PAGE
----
French hostage survivors sue news outlets
Hostage survivors are suing several news outlets, saying that they may have endangered lives during the Paris attacks in January. Two days after the Charlie Hebdo attacks on January 7, Amedy Coulibaly took several hostages inside a Jewish supermarket, killing four. Six of the survivors claim that live coverage of the crisis “lacked the most basic precautions,” according to Patrick Klugman, the plaintiffs’ lawyer. BFMTV had revealed live on air that several people, including children, were hiding in the cold room.
“The disclosure of the presence of people hiding, during a hostage situation, is an error which cannot go unpunished,” Klugman told Paris Match. “A piece of information, even if it is true, must not put lives in danger.” Several TV stations have also been blamed for revealing the movements of specialist police forces outside the supermarket. It is known that Coulibaly was monitoring the news, including BFM, during the attack.
Too thin models banned from catwalk in France
French MPs have passed a law banning the use of extremely thin models. As part of a larger health law, the rule says “anyone whose body mass index … is below a certain level will not be able to work as a catwalk model.” MP Olivier Veran had previously said the minimum BMI would be set at 18. The rule also contains severe penalties for agencies that force models to lose too much weight.
Yemeni president flees Aden due to Houthi rebels
One month ago, Houthi rebels advanced toward the city of Aden, where the Yemeni president fled after the government’s overthrow last fall. Eventually, the rebels started working their way into Aden, prompting daily air strikes by a Saudi-led coalition. Although forces loyal to the Yemeni president have been helped by the Saudi air strikes and weapons drops, the Houthi managed to capture much of the city, and the president has fled again, this time to Saudi Arabia. The conflict’s death toll has skyrocketed. UN humanitarian chief Valerie Amos said that over 500 had died and 1700 were wounded during the last two weeks.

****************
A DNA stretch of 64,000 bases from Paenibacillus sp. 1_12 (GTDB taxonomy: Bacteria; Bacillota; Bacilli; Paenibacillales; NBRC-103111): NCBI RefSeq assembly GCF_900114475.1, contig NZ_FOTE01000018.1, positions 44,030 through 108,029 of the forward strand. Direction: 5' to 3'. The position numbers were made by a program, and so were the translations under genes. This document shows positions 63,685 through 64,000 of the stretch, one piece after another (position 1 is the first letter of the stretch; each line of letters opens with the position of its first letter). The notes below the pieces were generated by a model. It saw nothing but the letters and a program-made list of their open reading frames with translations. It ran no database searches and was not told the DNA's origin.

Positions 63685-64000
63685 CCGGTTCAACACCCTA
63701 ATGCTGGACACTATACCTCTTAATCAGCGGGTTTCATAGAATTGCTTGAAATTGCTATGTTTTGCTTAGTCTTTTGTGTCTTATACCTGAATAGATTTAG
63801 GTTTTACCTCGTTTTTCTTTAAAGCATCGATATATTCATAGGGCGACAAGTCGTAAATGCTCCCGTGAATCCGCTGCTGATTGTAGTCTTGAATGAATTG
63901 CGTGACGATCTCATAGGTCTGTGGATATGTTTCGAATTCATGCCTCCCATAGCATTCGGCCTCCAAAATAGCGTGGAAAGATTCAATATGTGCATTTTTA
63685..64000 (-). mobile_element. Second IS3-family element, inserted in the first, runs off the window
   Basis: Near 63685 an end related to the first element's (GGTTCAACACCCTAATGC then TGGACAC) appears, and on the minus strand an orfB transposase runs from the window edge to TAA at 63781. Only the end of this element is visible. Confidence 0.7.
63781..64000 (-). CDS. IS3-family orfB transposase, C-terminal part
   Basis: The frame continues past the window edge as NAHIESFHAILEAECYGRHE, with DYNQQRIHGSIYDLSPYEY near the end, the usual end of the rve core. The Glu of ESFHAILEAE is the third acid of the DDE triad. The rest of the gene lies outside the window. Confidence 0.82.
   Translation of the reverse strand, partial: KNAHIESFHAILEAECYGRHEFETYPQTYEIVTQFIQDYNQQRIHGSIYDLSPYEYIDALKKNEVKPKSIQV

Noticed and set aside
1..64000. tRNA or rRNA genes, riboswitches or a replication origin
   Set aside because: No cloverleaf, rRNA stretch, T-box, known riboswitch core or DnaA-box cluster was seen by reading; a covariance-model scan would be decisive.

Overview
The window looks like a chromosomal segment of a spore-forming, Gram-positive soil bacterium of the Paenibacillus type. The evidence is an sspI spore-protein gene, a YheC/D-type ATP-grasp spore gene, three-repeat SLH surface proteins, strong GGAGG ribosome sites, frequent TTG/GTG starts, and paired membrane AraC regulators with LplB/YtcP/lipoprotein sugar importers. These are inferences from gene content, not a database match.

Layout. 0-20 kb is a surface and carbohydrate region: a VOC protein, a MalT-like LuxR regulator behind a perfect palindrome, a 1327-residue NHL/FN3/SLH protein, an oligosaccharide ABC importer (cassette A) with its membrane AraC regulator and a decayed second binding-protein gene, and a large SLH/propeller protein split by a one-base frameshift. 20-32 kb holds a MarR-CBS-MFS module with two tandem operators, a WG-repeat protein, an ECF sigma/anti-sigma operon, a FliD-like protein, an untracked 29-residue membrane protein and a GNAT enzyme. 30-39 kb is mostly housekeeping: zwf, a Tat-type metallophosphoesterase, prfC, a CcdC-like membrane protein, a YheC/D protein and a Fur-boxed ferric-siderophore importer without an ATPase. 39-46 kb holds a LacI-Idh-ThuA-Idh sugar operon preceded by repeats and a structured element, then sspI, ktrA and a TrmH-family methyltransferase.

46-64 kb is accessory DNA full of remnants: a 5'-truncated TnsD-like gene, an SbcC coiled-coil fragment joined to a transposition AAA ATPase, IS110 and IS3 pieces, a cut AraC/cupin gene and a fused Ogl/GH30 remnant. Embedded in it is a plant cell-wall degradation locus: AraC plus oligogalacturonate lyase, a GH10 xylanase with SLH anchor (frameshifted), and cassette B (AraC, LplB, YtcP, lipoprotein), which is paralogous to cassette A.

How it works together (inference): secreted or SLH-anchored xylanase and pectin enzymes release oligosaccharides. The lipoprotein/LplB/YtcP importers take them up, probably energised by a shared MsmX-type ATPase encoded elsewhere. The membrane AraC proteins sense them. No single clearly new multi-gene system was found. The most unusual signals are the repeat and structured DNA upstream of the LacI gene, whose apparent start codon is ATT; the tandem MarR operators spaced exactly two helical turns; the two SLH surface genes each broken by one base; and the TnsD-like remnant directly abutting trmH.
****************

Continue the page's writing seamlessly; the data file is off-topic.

The Red Cross says that the streets are “strewn with bodies,” calling for regular ceasefires to remove the dead, treat the wounded, and evacuate foreigners. On Friday, Russia subsequently called on the UN Security Council to impose a temporary break on the air strikes for humanitarian purposes, but members have so far offered no opinions.
The Yemeni crisis is proving to be an international problem. China sent a frigate to evacuate its citizens, the first time it has ever done so. Saudi Arabia, a Sunni Muslim nation, suspects that the Shia Houthi are proxies of Iran. The United States is worried about Al-Qaeda in the Arabian Peninsula (AQAP), which opposes both the Houthi and the legitimate Yemeni government. AQAP, although not currently involved in the large scale fighting, has a chance at beating the Houthis and taking control of the country.